How Interpersonal Therapy Improves Depression And Social Issues
Updated October 09, 2018
Reviewer Aaron Horn
Interpersonal therapy (IPT) was first developed in the 1970s, when tricyclic antidepressants were the main treatment for unipolar depression. In fact, the tactics and techniques of IPT were designed for use in a treatment trial that would be used to determine the best combination and duration of treatment with tricyclic antidepressants and psychotherapy. Interpersonal therapy proved to be more effective than anyone imagined.
Now, IPT, along with cognitive behavioral therapy, are recognized as the two most effective psychotherapeutic treatments for depression. This treatment has also proven effective for anxiety, drug and alcohol addiction, bipolar disorder, persistent mild depression (dysthymia), eating disorders and social phobia.
Interpersonal Therapy Definition
Interpersonal therapy is a type of talk therapy that takes into account your physical, mental, and social vulnerabilities, along with cultural and spiritual factors. Its main focus is on social roles and relationships, because these factors have proven to be significant as precursors to depression and other mood and non-mood disorders.
A Scientific Treatment
IPT is a scientific approach and has been studied in over 250 trials. Just as in cognitive behavioral therapy, in interpersonal therapy, the therapist must forge a bond with the client, giving empathy and helping the client feel understood. The therapist guides the client in dealing with their emotions by offering a clear and precise treatment, which then leads to successes.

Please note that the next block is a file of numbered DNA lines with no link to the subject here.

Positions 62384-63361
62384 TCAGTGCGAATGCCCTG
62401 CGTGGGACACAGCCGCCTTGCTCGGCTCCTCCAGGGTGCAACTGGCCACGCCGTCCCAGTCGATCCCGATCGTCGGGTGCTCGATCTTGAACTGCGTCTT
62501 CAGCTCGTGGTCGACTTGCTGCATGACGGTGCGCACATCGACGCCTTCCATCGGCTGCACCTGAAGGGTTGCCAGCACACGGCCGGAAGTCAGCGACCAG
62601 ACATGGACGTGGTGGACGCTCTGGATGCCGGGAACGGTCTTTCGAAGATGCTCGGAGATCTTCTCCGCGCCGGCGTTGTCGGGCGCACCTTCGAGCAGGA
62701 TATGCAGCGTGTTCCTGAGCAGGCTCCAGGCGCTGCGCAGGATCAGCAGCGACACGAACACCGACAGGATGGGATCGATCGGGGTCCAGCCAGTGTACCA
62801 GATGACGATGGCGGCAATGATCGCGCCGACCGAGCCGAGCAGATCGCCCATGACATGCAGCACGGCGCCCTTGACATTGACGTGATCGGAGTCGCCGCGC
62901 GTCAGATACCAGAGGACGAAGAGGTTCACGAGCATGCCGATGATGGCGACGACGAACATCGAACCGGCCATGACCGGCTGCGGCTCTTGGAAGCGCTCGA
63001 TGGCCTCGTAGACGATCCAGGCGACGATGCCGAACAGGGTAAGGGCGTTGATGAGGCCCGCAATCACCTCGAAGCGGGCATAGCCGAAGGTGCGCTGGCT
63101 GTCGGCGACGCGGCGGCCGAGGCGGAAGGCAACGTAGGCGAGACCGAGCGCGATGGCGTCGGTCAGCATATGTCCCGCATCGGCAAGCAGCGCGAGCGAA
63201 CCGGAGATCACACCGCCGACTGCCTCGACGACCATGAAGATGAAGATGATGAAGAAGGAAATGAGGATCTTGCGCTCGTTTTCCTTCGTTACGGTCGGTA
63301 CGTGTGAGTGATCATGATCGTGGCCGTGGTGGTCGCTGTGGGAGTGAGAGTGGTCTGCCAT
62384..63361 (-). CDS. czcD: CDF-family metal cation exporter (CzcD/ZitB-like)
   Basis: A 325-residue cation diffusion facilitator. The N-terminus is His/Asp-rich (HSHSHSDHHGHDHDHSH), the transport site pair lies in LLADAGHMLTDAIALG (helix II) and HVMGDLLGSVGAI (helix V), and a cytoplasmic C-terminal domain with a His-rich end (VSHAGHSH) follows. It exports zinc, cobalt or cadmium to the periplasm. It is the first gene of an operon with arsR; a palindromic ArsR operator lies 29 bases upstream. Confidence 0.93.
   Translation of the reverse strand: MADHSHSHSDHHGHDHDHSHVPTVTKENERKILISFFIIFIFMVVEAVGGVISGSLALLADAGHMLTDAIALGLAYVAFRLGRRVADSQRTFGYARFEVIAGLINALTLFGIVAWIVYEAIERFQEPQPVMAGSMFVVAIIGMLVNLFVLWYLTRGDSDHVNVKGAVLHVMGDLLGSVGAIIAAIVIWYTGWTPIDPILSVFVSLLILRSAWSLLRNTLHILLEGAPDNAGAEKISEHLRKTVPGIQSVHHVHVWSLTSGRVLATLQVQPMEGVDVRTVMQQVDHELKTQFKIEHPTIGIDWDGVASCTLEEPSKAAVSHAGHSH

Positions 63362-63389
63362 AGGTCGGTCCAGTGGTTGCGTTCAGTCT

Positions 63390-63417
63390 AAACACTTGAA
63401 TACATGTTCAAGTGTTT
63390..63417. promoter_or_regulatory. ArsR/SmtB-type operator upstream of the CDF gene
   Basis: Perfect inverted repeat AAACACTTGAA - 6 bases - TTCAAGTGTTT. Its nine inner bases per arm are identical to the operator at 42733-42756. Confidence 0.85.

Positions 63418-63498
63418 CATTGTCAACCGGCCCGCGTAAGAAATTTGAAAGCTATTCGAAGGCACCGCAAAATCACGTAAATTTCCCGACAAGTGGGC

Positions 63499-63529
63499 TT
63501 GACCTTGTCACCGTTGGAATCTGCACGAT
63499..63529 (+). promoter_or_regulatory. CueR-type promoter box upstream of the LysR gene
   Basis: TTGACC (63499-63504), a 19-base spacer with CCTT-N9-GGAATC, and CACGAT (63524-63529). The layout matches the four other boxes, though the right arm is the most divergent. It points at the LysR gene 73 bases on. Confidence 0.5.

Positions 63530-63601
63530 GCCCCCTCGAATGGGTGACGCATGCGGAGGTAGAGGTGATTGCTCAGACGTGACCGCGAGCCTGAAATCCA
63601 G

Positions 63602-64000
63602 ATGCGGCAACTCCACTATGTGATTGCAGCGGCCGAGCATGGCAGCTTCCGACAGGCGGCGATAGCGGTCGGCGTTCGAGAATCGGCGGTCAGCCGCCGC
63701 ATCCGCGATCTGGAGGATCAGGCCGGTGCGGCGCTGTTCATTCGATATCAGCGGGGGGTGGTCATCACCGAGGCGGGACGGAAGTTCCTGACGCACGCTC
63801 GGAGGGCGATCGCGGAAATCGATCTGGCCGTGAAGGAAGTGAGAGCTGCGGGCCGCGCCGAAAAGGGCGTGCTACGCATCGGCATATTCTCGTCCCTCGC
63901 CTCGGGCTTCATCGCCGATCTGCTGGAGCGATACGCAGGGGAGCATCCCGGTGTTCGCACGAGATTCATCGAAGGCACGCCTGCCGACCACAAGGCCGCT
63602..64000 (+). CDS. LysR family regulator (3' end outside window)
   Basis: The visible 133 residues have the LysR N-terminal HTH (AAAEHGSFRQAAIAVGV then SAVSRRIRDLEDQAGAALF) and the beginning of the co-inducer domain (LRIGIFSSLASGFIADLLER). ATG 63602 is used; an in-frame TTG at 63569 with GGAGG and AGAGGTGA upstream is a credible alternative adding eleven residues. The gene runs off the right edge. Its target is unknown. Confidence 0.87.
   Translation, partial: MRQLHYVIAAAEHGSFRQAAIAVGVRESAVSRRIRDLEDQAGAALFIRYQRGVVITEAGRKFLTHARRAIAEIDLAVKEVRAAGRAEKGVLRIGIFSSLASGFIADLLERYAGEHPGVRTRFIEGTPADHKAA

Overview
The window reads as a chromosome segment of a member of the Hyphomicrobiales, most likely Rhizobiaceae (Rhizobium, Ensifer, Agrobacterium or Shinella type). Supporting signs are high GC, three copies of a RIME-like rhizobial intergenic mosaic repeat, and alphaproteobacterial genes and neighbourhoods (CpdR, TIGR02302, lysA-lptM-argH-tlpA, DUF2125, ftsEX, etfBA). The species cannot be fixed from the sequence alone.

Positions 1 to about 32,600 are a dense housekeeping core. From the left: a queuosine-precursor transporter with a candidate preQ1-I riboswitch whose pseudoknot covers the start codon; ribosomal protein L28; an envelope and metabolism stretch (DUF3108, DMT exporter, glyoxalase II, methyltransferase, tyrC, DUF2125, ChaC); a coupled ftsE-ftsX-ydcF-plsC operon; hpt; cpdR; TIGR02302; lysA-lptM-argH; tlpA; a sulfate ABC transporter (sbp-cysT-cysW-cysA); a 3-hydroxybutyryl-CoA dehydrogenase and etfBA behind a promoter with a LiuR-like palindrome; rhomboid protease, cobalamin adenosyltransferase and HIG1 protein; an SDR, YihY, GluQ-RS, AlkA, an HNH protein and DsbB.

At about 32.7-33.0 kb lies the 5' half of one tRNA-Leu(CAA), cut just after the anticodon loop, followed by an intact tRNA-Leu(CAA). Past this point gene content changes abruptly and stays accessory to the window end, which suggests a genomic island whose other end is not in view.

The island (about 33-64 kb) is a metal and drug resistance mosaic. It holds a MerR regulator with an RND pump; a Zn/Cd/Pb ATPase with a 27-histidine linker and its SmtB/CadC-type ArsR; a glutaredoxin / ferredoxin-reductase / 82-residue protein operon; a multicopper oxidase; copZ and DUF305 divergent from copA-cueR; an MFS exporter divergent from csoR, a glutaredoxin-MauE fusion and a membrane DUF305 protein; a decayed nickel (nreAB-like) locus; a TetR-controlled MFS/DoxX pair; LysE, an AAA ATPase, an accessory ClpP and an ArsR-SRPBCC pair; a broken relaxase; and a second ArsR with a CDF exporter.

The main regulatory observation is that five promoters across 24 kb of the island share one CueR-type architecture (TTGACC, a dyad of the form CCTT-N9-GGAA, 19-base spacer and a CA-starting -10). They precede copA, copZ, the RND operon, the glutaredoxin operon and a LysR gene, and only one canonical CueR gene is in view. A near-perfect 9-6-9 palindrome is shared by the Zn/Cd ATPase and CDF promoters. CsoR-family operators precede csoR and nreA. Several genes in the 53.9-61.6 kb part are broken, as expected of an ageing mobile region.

Are Mental Disorders in Our Biology?
What makes interpersonal therapy different from cognitive behavioral therapy are the concepts and techniques behind the treatment. First, the person with the disorder is viewed as having a medical condition. It isn't their fault, and there is no reason to blame themselves for not doing better or trying harder. Depression, etc., happens to them; it is not caused by them.
Social Factors Behind Disorders
Another unique feature of interpersonal therapy is that it highlights the connection between the client's mood and any disturbing life situations (such as grief, divorce, or losing a job) that may have caused or compounded their disorder. A complete interpersonal therapy definition must also include the fact that IPT is a short-term, present-focused treatment method that is based on attachment theory, communication theory, and the biopsychosocial/cultural/spiritual genesis of disorders.